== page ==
19 Encourage and allow to make own decisions and manage own affairs as much as possible and develop skills needed to do so Principle 5 – encourage person to use existing/develop new skills

20 It is “capacity” to understand - NOT wisdom Test for capacity “decision specific” not generally “capable” or “incapable” Not a constant – “good” days and “bad” days No specific test to determine capacity When do you have “capacity?”

21 Capacity definition? “… a person lacks capacity …if at the material time they are unable to make a decision…because of, an impairment of, or disturbance in the functioning of the mind or brain”

22 What is and when does incapacity occur? Incapacity Act (2000) Scotland The funding issues Types of power of attorney Agenda

23 Who should pay for care if you have dementia? The individual? The NHS? The Local Authority?

24 It all depends!

25 Health Care or Social Care? HEALTH CARE Provided or funded by NHS Registered nurse –Hospital, care home, own home Respite care Palliative care Rehabilitation care SOCIAL CARE Non medical Local authority social services Home help, meals on wheels, respite care…. Equipment e.g. zimmer frames If in care home – will be a charge If intermediate care – free If in own home – eligibility requirements

26 NHS Continuing Health Care (Free!) How do you meet the eligibility criteria? Primary need for care must relate to “health”

27 N N N N N N N N N N N N N N N N N N N N N N L L L L L L L L L L L L L L L L L L L L L L M M M M M M M M M M M M M M M M M M M M M M H H H H H H H H H H H H H H H H H H H H H H S S S S S S S S S S S S S S P P P P P P P P Behaviour Cognition Psychological & Emotional Needs Communication Mobility Nutrition – Food & Drink Continence Skin & Tissue Viability Breathing Drug Therapies & Medication: Symptom Control Altered States of Consciousness Decision Support Tool Other significant care needs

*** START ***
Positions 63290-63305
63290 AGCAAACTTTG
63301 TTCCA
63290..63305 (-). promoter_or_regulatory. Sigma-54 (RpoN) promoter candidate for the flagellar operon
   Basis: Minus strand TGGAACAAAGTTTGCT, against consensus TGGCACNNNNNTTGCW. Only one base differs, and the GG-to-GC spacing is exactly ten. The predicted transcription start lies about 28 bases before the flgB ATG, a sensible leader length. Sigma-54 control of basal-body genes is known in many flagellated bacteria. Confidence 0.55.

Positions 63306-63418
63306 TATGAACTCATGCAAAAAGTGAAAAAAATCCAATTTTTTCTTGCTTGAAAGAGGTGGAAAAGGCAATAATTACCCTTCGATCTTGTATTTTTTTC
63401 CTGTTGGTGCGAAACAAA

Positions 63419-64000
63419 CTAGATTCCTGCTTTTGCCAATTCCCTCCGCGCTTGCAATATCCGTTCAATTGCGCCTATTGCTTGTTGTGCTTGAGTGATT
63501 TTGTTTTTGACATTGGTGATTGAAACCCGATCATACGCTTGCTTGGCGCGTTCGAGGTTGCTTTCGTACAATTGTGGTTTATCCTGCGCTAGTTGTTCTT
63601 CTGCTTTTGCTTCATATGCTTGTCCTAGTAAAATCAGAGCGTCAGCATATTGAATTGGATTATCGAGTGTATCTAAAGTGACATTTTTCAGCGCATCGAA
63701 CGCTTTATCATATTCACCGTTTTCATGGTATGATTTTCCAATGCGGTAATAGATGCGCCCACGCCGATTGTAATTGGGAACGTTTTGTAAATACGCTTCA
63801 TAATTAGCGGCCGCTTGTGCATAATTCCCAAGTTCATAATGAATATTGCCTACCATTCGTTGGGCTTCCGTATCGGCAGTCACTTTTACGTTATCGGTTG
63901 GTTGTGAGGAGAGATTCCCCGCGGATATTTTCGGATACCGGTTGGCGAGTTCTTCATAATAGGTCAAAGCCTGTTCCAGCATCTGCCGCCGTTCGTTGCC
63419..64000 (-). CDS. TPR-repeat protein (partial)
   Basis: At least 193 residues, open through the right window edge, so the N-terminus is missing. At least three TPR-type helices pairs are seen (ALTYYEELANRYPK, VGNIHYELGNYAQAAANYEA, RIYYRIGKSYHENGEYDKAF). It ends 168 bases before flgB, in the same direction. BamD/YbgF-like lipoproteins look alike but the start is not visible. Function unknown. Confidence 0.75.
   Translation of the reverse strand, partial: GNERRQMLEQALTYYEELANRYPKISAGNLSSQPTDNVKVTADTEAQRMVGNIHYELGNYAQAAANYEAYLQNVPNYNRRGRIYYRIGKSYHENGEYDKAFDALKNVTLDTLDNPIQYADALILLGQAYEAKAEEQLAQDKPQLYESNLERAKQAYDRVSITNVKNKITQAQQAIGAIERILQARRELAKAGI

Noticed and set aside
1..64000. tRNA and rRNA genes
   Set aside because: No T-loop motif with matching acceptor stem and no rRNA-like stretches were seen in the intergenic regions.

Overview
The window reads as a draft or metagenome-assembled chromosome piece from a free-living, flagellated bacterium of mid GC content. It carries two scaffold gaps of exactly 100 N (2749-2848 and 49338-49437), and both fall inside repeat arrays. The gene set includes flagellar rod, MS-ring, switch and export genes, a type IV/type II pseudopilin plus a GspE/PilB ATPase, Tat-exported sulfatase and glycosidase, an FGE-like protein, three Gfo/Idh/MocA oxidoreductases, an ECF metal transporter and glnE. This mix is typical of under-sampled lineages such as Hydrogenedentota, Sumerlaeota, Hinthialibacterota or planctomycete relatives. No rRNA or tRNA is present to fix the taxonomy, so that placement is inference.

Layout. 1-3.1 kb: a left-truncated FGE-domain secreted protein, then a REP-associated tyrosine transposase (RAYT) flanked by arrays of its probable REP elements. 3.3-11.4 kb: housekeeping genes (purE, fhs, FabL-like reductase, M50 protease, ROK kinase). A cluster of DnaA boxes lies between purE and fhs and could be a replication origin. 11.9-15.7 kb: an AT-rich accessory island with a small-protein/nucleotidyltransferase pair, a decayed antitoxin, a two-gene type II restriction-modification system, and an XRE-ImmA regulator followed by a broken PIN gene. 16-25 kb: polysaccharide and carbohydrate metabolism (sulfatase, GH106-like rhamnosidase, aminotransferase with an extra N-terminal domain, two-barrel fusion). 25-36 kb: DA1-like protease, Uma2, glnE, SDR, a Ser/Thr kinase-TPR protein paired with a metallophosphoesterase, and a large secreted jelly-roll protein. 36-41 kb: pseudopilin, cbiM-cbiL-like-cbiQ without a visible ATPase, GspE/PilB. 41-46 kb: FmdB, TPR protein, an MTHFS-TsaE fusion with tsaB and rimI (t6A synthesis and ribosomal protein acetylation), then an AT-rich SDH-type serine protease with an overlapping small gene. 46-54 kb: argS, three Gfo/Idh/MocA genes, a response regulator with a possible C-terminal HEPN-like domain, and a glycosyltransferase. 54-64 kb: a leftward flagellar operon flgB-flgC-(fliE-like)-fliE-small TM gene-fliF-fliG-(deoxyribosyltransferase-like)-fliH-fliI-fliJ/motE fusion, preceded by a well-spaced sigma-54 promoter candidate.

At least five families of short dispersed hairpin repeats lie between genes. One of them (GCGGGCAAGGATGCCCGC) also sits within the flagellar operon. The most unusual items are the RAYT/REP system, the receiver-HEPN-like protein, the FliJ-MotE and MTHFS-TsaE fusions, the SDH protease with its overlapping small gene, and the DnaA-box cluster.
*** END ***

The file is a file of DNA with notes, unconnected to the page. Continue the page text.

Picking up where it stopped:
28 NHS Continuing Healthcare – Scotland Independent report published – May 2014 (for April 2015) –Recommendations to improve the way CHC is provided. –CHC status to be determined by clinicians, BUT –focus on whether care required can only be provided safely and effectively in a hospital? –Ensure patients who require this acute level of clinical care will receive it in an appropriate hospital setting.

29 Self funding care for dementia Many people that have dementia or lack mental capacity are “self-funders” The biggest area of care is informal care provided by family/friends Cost to the state if it had to be paid for?

30 Emergency detention Up to 72 hours detainment Short-term detention Up to 28 days in hospital Compulsory Treatment Order (CTO) Only approval of tribunal Last for 6 months After care service free in England if “sectioned” Mental Health (Care & Treatment) Act 1983 * Source Health and Social Care Information Centre

31 Average nursing home fees: £734 per week Average residential home fees:£565 per week (1) Total allowances: – Personal Care Allowance:£169 per week – Nursing Care Allowance:£ 77 per week – Total £246 per week (2) Average shortfall: – Nursing:£488 per week – Residential:£319 per week Scotland’s care home fees 1. Laing and Buisson Care of the Elderly, Department of Work and Pensions April 2014